Maybe you meet in a supermarket check out line. Or at a work meeting, where you’re both struggling to stay focused, and exchanged smiles brighten the tedium. Or you meet at a park, watching your similar-aged children play.
Common experiences. Never-common people. Opportunities for friendship and connection everywhere we go.
Will we take the invitation to be friendly — to make friends — when those moments come?
Today’s guest post by Kelli Wommack shares some ways to do just that. And she’s speaking from experience… because she’s been that kind of friend to me. When she sent this article to share, I had no idea what it was about us until I sat down to post it here. But that’s the thing about friends — they bless us big when we least expect it.
As we both nervously stood in the W – Z line to get officially registered, I turned around and introduced myself. She was tall, blonde, and super approachable. We exchanged names and the oh-so-important reason we were here: “Speaker or writer?” We both were signed up for the speaker’s track and we were also both here to pitch books to publishers.
I felt an instant friendship coming on. She told me that she had just met with a well-known publisher and they had taken her proposal and wanted to talk with her more about her book. I was astounded. This really happens?
I didn’t know if I would see her again in this sea of women-hoping-to-be-more, but I prayed I would. She seemed fun. Funny. Interesting. And non-threatening.
Her name was Laurie.
With butterflies swirling inside my stomach, I walked into the room where my Speakers Group was meeting. And there she was! Somehow just meeting her earlier that day helped me to quiet the butterfly movement and focus on the task at hand.
Laurie and I sat next to each other in our Speaker’s Group and cheered each other on. We also shared our dreams and our struggles and our desires to speak more, write more, and possibly be published.
There is so much to love about Laurie – but one thing that Laurie helped me to experience was a non-competitive relationship with another woman in pursuit of a similar calling. That kind of friendship is hard to find.
Why do we as women tend to:
Compete instead of cheer?
Assume instead of ask?
Be jealous instead of being joyful?
Provoke instead of praise?
Label instead of love?
My relationship with Laurie didn’t end in that Speakers Group or even at that conference. We continued to support each other. She enlightened me with her social media skills. I excitedly agreed to write for her blog. She introduced me to an agent. I pray for her. We are friends. And even though she lives in California, and I live in Georgia, we keep up with each other.
How can you and I have this kind of friendship with others?
- Realize that we are all different and have unique gifts and qualities. Embrace and celebrate those differences and encourage each other. Though we may have similar callings, we live out those callings in very different ways.
- Relinquish the need to compete and compare. We are all in this journey of life together – but we are all on different paths that lead to different places at different times. Laurie is getting traditionally published (TWICE!) this year. My time for traditional publishing hasn’t come yet. But that hasn’t changed our relationship. I am cheering her on and doing what I can do to help her during this crunch time!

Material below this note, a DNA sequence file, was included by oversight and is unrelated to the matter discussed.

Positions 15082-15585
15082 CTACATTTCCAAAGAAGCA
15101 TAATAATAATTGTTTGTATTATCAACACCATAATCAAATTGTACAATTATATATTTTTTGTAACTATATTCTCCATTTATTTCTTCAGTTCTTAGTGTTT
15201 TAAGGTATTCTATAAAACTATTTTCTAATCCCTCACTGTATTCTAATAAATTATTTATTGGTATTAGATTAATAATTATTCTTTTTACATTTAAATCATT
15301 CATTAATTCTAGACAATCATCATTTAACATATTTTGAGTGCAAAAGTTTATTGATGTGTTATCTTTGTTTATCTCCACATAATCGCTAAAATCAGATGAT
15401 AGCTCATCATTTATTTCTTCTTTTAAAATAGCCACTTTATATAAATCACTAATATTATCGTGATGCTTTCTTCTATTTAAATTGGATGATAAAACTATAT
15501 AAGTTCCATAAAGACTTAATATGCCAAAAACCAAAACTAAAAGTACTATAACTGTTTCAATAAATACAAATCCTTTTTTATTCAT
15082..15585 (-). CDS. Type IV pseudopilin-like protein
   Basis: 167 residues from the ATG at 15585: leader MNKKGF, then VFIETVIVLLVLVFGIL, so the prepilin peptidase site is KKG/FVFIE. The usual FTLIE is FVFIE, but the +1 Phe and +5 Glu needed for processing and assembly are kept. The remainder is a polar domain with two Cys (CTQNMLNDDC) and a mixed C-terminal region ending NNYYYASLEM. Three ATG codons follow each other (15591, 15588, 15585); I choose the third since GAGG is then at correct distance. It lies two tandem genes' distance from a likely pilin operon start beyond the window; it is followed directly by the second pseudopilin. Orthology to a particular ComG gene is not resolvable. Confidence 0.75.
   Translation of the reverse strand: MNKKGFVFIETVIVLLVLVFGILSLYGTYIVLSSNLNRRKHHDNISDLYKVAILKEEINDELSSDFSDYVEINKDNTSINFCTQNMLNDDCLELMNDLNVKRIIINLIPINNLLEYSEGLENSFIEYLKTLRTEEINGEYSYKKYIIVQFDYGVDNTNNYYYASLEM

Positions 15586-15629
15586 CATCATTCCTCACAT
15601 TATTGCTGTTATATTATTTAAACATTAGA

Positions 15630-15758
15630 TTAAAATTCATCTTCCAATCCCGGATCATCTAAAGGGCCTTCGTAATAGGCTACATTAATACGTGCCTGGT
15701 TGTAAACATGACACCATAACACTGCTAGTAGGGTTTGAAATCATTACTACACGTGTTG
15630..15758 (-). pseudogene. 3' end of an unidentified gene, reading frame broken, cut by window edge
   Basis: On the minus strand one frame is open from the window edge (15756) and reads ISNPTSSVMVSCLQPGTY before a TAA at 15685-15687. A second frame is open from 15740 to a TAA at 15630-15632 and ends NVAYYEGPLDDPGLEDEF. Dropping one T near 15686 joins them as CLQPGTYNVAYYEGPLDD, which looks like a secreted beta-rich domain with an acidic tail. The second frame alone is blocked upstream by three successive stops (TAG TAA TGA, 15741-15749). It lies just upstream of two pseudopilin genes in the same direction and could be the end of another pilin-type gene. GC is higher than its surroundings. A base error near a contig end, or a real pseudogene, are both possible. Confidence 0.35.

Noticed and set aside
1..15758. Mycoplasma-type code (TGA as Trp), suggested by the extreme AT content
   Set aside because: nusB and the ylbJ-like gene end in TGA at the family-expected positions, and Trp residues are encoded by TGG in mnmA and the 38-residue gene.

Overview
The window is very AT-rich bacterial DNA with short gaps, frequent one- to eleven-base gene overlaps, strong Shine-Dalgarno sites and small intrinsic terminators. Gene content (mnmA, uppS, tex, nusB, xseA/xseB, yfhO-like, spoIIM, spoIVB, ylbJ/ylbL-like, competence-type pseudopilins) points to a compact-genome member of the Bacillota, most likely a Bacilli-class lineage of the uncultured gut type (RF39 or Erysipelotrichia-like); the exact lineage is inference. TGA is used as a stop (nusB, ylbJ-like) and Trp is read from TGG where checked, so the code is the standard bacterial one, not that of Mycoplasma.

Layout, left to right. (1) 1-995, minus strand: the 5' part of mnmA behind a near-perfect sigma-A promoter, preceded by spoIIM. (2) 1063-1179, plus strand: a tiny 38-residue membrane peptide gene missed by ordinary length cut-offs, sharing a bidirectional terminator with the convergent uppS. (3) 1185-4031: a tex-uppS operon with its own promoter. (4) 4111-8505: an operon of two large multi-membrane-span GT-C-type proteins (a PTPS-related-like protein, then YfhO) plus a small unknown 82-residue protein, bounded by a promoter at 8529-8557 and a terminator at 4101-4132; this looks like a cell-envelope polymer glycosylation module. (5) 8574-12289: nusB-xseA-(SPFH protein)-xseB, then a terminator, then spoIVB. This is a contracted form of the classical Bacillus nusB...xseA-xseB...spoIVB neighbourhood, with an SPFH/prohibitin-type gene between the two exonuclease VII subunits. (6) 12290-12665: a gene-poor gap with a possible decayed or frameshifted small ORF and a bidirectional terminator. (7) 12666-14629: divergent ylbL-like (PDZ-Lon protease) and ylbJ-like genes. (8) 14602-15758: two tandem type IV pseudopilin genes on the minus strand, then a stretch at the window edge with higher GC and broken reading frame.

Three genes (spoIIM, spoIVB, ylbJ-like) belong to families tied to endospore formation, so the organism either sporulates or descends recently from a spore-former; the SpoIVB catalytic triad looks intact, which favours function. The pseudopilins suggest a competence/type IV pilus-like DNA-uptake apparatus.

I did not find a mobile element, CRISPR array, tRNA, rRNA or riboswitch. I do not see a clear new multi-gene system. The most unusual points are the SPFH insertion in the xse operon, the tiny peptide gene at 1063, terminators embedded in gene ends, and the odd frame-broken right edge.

- Resist the temptation to assume anything – that someone doesn’t like you, or that you are not good enough for a particular group, or that your platform isn’t large enough. Who cares? The people who like you for who you are don’t care about how many Twitter followers you have.
- Rejoice in the successes of your sisters. The Message version of Romans 12: 15 says, “Laugh with your happy friends when they’re happy; share tears when they’re down.” This is so very important!
- Reach out to others for the sole sake of friendship. Not for who they know. Or how they can enhance your platform. Ulterior motives and agendas can be smelled miles away.
Let’s be the ones to go against societal trends. Let’s build each other up instead of tearing each other down. Let’s share our knowledge with each other. Let’s support each other’s callings and pray for each other.
Let’s show the world that having friends is more important than having followers.
Is there one of these five that is more difficult for you than the others? Or maybe you can encourage us by sharing a relationship tip? We’d love to hear from you!
Kelli is a motivational speaker, writer, and blogger and loves seeing people reach their full potential in Christ. In her role as Serve Minister at Christ Community Church in Georgia, she has the awesome privilege of rallying others to find their unique place of ministry. Her favorite home team includes her loving, funny, yet quiet husband, and her two loving, funny, and not so quiet children. Connect with Kelli on Facebook (Kelli Wommack Ministry Page), on Twitter (@KelliWommack), or by visiting her website (Living for One).